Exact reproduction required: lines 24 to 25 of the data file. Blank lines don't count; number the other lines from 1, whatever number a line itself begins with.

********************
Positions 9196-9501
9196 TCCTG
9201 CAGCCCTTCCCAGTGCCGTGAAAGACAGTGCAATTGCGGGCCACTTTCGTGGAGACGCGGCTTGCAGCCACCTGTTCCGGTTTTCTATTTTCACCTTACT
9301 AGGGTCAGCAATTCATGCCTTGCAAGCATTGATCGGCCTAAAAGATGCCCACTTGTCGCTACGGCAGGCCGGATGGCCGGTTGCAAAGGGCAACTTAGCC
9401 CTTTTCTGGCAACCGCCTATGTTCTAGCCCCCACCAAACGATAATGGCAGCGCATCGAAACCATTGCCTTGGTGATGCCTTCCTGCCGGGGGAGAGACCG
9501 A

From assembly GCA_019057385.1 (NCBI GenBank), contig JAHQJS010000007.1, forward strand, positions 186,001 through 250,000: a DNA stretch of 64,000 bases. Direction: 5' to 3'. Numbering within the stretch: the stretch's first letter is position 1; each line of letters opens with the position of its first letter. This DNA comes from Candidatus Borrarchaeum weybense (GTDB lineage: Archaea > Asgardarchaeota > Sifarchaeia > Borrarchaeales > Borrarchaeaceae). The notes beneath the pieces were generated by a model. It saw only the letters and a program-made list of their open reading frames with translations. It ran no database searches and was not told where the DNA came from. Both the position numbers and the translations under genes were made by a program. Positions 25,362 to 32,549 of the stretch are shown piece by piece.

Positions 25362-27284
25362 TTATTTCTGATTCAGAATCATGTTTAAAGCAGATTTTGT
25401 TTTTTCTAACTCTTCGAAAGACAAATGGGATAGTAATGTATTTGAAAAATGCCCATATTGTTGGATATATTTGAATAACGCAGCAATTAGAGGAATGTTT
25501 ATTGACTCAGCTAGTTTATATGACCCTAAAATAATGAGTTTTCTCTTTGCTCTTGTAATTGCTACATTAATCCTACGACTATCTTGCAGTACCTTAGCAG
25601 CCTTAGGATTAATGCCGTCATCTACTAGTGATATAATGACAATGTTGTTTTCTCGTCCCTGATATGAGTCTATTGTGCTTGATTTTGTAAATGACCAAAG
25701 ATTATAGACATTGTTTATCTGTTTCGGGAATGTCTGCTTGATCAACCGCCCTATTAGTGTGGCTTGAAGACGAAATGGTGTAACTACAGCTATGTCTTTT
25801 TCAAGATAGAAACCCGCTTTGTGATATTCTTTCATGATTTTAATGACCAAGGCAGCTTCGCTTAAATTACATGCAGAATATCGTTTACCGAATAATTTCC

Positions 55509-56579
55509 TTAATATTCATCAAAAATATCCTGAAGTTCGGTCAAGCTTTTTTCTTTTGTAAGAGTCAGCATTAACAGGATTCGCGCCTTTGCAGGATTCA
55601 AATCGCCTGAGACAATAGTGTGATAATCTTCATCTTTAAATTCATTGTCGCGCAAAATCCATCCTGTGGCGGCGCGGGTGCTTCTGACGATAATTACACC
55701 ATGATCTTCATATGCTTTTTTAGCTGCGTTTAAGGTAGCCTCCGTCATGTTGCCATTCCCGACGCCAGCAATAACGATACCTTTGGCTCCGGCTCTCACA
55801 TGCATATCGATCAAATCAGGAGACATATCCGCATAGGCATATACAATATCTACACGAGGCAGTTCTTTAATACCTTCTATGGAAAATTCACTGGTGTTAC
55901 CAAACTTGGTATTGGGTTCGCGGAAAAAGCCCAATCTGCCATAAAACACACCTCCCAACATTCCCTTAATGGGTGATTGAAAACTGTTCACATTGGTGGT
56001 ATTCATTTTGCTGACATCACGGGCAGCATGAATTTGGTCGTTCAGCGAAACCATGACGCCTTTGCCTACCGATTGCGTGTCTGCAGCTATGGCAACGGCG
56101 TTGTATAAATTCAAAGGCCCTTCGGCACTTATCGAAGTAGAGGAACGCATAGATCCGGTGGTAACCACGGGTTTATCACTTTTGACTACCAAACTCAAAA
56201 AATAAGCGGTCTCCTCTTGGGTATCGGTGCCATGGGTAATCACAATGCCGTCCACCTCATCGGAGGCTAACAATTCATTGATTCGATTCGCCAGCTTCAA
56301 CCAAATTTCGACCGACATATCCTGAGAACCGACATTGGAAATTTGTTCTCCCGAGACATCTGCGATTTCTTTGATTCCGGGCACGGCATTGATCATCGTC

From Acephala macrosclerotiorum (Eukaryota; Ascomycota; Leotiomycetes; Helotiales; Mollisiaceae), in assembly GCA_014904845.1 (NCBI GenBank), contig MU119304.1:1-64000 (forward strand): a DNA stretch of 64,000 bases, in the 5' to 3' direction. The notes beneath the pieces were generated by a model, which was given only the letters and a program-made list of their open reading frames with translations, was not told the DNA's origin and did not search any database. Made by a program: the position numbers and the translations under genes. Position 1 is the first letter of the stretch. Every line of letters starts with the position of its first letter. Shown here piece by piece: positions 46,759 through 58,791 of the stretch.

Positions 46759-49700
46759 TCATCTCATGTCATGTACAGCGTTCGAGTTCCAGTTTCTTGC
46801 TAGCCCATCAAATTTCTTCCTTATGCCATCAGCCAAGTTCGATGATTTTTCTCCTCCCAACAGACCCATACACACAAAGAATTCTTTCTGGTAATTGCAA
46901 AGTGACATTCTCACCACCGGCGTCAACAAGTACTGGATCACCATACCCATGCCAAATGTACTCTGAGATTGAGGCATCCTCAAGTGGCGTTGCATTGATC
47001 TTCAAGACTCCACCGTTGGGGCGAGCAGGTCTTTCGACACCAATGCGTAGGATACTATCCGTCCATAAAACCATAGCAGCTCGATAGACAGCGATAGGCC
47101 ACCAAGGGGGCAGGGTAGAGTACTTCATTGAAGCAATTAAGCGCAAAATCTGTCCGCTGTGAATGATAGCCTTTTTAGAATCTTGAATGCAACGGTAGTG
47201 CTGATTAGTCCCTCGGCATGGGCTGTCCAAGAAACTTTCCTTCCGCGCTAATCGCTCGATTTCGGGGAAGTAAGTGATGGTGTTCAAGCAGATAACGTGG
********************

56301 CCAAATTTCGACCGACATATCCTGAGAACCGACATTGGAAATTTGTTCTCCCGAGACATCTGCGATTTCTTTGATTCCGGGCACGGCATTGATCATCGTC

From Acephala macrosclerotiorum (Eukaryota; Ascomycota; Leotiomycetes; Helotiales; Mollisiaceae), in assembly GCA_014904845.1 (NCBI GenBank), contig MU119304.1:1-64000 (forward strand): a DNA stretch of 64,000 bases, in the 5' to 3' direction. The notes beneath the pieces were generated by a model, which was given only the letters and a program-made list of their open reading frames with translations, was not told the DNA's origin and did not search any database. Made by a program: the position numbers and the translations under genes. Position 1 is the first letter of the stretch. Every line of letters starts with the position of its first letter. Shown here piece by piece: positions 46,759 through 58,791 of the stretch.